Some problems with the Massachusetts Health Care Mandate
From the Washington Post
In 2006, the state of Massachusetts required every single one of its residents to get health insurance, and every single one of its businesses to provide it. Otherwise, residents and employers would be fined.
Some have asked, as national healthcare reform works its way through Congress, is there anything we can learn from the Massachusetts experiment?
Yes, according to the state's treasurer, interviewed today on CNBC: Whatever you do, don't do what we did.
In a blisteringly frank interview, treasurer Tim Cahill laid out some jaw-dropping stats, which eviscerated the plan and excited every conservative's worst fears about government getting further into the health insurance business:
-- The program has so far cost 30 percent more than anticipated.
-- It already has a $9 billion shortfall projected over the next two years.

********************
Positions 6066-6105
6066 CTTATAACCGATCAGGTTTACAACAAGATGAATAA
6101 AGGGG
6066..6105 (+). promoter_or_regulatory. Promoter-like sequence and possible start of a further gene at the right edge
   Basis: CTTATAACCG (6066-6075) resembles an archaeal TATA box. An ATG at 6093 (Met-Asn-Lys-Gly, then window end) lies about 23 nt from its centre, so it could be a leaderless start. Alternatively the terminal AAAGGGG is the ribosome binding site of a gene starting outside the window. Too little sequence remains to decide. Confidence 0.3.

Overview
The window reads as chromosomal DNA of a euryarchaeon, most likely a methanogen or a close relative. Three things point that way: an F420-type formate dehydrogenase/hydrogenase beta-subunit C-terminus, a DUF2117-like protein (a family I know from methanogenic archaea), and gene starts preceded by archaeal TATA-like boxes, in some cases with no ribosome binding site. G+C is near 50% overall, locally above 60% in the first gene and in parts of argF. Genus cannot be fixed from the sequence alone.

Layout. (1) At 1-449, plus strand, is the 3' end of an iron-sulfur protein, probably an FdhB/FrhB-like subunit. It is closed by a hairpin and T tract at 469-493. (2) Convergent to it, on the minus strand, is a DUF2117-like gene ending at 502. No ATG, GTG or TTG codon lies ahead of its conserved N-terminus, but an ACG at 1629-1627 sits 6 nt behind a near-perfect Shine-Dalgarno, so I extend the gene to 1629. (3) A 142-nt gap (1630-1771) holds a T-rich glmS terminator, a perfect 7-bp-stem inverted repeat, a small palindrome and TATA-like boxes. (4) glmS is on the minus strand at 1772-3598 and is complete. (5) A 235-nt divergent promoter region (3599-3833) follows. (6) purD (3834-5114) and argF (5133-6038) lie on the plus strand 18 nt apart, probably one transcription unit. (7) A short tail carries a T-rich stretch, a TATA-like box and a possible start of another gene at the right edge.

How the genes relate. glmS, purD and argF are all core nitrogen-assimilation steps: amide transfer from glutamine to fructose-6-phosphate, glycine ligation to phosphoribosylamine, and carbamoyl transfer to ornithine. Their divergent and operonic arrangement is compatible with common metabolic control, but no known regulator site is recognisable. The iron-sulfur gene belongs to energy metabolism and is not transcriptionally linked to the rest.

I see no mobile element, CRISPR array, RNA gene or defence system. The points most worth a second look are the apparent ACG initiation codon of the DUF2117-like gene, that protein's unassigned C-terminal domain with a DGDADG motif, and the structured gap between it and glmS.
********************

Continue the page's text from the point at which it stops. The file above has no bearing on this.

-- Costs have risen 41 percent since the program's inception, well outpacing the rise in healthcare costs nationwide, which stands at 18 percent.
-- We thought this program would mean fewer people would go to hospitals, which is the highest cost any insurance plan has to pay. In fact, fewer people are not going to hospitals.
-- A Harvard study shows 60 percent of state residents are unhappy with the plan. The most unhappy? Those whom it should be helping the most -- those making $25,000 to $50,000 per year.
-- To cut costs, the program is now having to kick out legal immigrants.
Cahill summed up: "This is not a miracle by any stretch of the imagination." . . .
Labels: healthcare, poll